Tours often include non-believers who Knauntz says often have the most contact with spirits. He explains, “They aren’t trying so hard. Patience is the hardest part of all ghost hunting. When they have a contact, they are like ‘Who’s doing that. Why is this happening?’ It’s fun to change their opinion as the tour goes on.”

Cameras are allowed on Knauntz’s tours, and the photos can yield eerie results. Spirits presenting themselves as perfectly round “orbs” can be visible in photos. In some photos of Knauntz, the apparition of a woman, who he believes is his late mother, can be seen standing at his side. In other photos, his image appears to be in motion, broken into pieces, while other photos taken before or after them appear normal.

Additional ghost tours in the area include All about a Ghost and the Haunted Galena Ghost Tour company. Chris Hamilton, president/CEO of VisitGalena, forewarns, “Make sure your kids know this is not hokey, corny stuff. These are genuine, bonified tours with authentic stories and history. The realism is what makes them creepier than what some people do with Halloween or supernatural activities.”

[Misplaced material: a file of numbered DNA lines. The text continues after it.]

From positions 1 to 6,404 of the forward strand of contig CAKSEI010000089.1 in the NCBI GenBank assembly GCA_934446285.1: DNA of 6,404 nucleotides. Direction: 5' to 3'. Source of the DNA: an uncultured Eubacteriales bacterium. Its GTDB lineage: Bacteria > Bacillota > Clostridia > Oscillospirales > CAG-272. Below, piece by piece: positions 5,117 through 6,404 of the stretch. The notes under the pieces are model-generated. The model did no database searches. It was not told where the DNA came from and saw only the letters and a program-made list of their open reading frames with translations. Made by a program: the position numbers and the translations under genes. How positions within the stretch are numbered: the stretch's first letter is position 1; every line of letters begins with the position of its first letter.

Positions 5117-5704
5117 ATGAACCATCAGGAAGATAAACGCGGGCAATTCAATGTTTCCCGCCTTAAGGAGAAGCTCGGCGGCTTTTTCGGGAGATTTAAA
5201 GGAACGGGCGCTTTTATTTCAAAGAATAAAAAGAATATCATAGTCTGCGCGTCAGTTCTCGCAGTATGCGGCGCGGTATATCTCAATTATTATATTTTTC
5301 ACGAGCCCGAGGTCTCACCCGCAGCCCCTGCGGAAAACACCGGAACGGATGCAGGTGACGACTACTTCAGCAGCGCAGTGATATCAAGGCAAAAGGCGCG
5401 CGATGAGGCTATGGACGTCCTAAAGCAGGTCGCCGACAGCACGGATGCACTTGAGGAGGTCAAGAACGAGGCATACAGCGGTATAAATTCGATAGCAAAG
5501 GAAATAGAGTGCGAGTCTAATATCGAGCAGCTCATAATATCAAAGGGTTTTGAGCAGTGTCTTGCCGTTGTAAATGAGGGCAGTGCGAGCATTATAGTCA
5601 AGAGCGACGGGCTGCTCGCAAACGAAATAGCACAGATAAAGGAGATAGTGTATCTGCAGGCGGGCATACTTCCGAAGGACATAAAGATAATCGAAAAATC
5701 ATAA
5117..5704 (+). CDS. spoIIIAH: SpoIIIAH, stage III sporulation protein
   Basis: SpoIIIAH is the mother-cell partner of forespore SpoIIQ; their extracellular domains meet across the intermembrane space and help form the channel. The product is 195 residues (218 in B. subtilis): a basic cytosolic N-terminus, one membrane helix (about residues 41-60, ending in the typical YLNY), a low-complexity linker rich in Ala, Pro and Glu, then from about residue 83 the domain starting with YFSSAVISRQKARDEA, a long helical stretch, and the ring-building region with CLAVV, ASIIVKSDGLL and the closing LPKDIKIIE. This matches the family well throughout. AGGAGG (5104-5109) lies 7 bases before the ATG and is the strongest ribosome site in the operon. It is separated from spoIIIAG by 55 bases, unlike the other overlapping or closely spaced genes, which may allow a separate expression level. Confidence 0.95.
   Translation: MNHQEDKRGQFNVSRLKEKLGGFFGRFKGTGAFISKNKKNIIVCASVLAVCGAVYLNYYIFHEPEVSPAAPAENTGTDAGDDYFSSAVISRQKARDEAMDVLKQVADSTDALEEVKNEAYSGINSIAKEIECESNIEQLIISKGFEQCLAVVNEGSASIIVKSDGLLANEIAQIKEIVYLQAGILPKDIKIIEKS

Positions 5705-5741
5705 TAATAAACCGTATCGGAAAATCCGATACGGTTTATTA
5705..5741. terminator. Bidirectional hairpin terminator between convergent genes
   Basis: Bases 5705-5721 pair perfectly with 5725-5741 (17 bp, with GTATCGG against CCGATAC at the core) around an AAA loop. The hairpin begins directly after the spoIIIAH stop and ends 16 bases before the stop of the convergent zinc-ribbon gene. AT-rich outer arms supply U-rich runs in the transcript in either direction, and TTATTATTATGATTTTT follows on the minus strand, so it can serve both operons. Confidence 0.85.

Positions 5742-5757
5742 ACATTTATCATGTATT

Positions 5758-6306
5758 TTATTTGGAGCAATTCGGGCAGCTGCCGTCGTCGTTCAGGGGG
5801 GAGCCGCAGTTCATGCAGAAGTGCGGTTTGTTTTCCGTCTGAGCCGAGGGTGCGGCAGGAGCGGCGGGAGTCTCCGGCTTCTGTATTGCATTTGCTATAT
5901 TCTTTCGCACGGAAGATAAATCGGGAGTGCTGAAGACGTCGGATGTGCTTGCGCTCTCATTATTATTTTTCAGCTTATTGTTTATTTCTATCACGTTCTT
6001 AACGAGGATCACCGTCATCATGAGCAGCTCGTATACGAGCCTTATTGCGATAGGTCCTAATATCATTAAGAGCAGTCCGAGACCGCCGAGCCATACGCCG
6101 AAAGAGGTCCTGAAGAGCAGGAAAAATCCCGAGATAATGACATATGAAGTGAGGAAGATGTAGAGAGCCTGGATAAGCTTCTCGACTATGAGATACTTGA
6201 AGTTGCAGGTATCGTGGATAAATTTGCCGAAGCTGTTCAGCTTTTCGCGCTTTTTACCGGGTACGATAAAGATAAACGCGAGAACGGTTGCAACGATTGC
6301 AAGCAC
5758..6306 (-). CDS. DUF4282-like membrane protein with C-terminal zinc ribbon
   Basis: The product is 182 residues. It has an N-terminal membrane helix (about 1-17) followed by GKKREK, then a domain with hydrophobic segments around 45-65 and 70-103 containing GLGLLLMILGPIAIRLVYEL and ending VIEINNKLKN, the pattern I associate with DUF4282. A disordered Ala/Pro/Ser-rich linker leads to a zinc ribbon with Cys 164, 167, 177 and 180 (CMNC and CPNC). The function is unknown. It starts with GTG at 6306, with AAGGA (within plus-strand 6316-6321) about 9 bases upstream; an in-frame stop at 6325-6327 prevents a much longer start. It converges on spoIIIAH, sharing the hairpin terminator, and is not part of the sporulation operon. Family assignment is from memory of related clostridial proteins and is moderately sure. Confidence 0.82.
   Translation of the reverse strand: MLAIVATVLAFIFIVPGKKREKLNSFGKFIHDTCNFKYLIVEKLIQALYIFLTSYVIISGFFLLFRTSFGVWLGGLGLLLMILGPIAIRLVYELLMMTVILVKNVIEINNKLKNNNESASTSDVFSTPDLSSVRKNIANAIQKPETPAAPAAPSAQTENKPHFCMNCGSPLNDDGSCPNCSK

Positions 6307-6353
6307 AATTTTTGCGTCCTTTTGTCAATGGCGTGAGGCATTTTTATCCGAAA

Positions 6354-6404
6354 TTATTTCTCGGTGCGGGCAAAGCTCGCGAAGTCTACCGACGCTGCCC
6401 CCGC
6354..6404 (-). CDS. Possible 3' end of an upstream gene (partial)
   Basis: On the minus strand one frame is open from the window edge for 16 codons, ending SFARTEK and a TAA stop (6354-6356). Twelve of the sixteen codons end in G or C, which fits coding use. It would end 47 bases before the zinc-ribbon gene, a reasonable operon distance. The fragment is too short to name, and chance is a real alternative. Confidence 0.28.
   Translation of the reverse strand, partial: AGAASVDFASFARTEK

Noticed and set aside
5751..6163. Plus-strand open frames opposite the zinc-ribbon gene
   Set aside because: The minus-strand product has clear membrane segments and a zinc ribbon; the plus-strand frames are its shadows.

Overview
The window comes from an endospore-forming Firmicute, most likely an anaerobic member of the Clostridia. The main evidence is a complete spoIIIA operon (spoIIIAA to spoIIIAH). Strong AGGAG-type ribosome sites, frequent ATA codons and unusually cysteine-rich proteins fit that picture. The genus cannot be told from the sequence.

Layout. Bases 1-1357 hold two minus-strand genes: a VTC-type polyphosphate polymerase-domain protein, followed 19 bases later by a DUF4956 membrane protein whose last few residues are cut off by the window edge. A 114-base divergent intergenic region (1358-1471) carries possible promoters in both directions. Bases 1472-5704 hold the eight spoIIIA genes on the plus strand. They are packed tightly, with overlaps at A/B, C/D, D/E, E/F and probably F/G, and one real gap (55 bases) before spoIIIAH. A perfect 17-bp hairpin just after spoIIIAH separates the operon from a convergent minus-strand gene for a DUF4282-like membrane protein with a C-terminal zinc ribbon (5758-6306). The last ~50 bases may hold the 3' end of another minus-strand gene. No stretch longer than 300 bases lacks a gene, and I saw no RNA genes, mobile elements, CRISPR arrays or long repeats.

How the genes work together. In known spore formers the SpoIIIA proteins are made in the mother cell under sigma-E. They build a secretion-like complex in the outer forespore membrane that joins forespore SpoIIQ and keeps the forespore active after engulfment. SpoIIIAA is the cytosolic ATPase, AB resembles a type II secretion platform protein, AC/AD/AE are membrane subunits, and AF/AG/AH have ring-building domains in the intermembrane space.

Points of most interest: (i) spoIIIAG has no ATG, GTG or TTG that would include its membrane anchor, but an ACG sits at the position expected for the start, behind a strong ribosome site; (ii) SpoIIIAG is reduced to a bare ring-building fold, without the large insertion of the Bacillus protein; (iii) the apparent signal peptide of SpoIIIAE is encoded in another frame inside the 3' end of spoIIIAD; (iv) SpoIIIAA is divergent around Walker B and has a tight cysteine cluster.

Ghosts around town

Hamilton has also experienced spirit activity. The Old Market House on Main Street, where the Galena welcome center and VisitGalena are located, once housed two jail cells and is home to one of Galena’s nastier spirits. Legend states that many years ago Mary Miller, the town drunk, had been arrested and was in one of the cells. As flood waters quickly rose, she refused to leave and drowned there. It’s believed her presence is still felt in the building. According to Hamilton, Miller doesn’t like change, and when employees move items in the building, they often hear unexplained loud noises coming from the basement. Hamilton admits that he limits his time in the basement.